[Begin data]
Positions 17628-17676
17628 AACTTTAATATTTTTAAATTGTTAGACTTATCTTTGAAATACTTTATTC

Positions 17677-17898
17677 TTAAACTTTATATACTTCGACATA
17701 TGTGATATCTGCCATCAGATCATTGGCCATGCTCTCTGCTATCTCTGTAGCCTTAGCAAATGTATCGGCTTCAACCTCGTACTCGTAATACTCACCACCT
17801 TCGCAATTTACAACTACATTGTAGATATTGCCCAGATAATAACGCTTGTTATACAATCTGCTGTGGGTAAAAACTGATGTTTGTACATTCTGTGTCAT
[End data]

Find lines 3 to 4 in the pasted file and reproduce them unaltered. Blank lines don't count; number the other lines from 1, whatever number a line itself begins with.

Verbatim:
Positions 17677-17898
17677 TTAAACTTTATATACTTCGACATA